KPSP Welcomes a Scholar of Literature from Iranian Kurdistan

Kurdish Political Studies Program (KPSP) is delighted to welcome Cyrus Amiri, Ph.D., as a visiting scholar in 2023. Amiri is an associate professor of English and Comparative Cultural Studies at the University of Kurdistan in Iran.

Could you tell us more about your background?

I was born in Kurdistan to a Kurdish family. I am trilingual in Kurdish, Persian and English. My doctoral thesis, completed at the University of Tehran, focused on diasporic Iranian literature in English, and studies Iranian authors who wrote fiction in English. My scholarly publications discuss how these authors draw on their own tradition and, in turn, how they influence their tradition, how they address the complicated issues of immigration and cultural differences.

What brought you to UCF?  

I was impressed by the idea of the KPSP being the first and only academic program dedicated to the study of politics of Kurds and Kurdistan in the United States. I figured this would be the best place to continue my research and do more service to the Kurdish community and literature. I then contacted School of Politics, Security, and International Affairs Director Güneş Tezcür, Ph.D. who supported my decision to come to UCF. While many Kurdish authors are eager to write Kurdish stories and novels in Kurdish, they are also disappointed that there is not much audience for that work. My purpose at UCF is to build a greater understanding and awareness of diasporic Kurdish literature in English, which deserves greater academic recognition.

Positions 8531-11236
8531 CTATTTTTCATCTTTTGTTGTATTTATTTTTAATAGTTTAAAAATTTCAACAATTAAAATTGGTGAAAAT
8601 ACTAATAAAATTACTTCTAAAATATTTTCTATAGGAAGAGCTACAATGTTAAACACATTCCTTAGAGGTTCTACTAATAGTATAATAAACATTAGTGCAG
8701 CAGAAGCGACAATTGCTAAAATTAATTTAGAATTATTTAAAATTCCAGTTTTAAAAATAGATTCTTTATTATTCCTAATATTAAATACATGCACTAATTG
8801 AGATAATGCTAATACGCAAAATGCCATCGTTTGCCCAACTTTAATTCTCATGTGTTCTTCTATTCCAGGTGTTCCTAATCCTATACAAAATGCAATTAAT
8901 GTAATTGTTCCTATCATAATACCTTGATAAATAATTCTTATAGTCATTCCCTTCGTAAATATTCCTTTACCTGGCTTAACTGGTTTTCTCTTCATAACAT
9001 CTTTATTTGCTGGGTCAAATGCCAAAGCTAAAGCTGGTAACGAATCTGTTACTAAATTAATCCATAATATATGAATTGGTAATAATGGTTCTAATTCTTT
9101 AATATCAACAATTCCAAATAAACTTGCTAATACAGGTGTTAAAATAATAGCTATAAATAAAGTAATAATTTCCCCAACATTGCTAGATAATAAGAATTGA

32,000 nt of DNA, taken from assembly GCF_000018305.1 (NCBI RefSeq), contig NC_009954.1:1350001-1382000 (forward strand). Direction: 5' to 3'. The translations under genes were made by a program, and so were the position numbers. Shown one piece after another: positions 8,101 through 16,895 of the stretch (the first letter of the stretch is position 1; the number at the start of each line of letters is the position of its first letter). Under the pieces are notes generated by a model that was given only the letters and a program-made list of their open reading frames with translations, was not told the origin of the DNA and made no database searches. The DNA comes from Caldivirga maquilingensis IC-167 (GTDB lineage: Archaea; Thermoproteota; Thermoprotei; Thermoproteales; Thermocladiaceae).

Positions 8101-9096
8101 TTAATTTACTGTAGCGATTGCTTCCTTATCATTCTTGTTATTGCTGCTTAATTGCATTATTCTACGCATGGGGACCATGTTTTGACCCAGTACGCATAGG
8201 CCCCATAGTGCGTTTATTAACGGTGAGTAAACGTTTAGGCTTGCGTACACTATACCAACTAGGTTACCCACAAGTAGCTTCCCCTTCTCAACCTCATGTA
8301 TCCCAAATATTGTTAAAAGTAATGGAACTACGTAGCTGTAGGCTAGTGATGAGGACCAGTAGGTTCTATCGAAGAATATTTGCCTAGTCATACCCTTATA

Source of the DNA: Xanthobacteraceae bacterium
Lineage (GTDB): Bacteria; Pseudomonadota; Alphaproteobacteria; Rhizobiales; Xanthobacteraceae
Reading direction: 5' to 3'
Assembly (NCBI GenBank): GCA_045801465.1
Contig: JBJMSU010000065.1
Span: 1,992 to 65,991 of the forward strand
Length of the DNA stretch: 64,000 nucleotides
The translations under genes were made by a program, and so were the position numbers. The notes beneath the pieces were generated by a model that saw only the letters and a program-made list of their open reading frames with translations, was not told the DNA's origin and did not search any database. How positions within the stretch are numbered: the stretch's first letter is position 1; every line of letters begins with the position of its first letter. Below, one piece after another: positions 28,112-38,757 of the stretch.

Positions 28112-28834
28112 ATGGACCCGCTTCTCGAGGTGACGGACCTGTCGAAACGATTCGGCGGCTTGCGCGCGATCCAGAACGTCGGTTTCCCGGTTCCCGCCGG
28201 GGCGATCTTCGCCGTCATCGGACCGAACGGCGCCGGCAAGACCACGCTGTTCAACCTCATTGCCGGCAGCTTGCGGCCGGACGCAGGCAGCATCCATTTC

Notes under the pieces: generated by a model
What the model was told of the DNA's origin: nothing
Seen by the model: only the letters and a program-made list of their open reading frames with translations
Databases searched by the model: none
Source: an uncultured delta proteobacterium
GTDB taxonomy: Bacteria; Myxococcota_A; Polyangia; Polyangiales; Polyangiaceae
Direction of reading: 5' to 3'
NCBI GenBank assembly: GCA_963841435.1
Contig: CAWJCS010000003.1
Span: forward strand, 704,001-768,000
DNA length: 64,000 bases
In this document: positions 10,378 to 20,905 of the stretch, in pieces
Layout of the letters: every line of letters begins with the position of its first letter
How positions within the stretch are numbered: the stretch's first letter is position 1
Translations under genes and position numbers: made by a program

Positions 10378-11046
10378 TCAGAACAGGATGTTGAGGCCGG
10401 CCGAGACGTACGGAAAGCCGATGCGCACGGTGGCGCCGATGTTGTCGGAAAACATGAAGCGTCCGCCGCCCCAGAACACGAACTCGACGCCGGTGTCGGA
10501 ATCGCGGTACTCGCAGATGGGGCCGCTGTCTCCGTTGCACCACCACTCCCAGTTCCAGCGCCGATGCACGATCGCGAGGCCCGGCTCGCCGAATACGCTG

What activities will you be pursuing during your time at UCF?

I am currently connecting with Kurdish authors in the United States. I will then organize scholarly gatherings, both online and on campus, to bring these authors together and foster a sense of community. This will be beneficial not only for those authors but also for Kurdish authors in their homeland who often dream about their work to be translated into English. For them, having their work expressed in English is very important to have the voices and pain of the oppressed and marginalized people be heard by international audiences. I find that English literature and the English language are an opportunity for the Kurds to tell the world about their lives, the pains they are going through and the changes they are seeking in their political and social lives.

Will you be also working on some other projects at UCF?

Yes, I aim to publish a book about English fiction by Kurdish authors who are in the diaspora. I am particularly interested in reaching out to such authors in the United States. Overall, it would be a highly rewarding experience to have U.S. universities cultivate languages, cultures, and scholars from other parts of the world. In this sense, I find it very valuable that UCF has a certificate in Kurdish Studies and offers Kurdish language courses. I am excited to be part of the community here.

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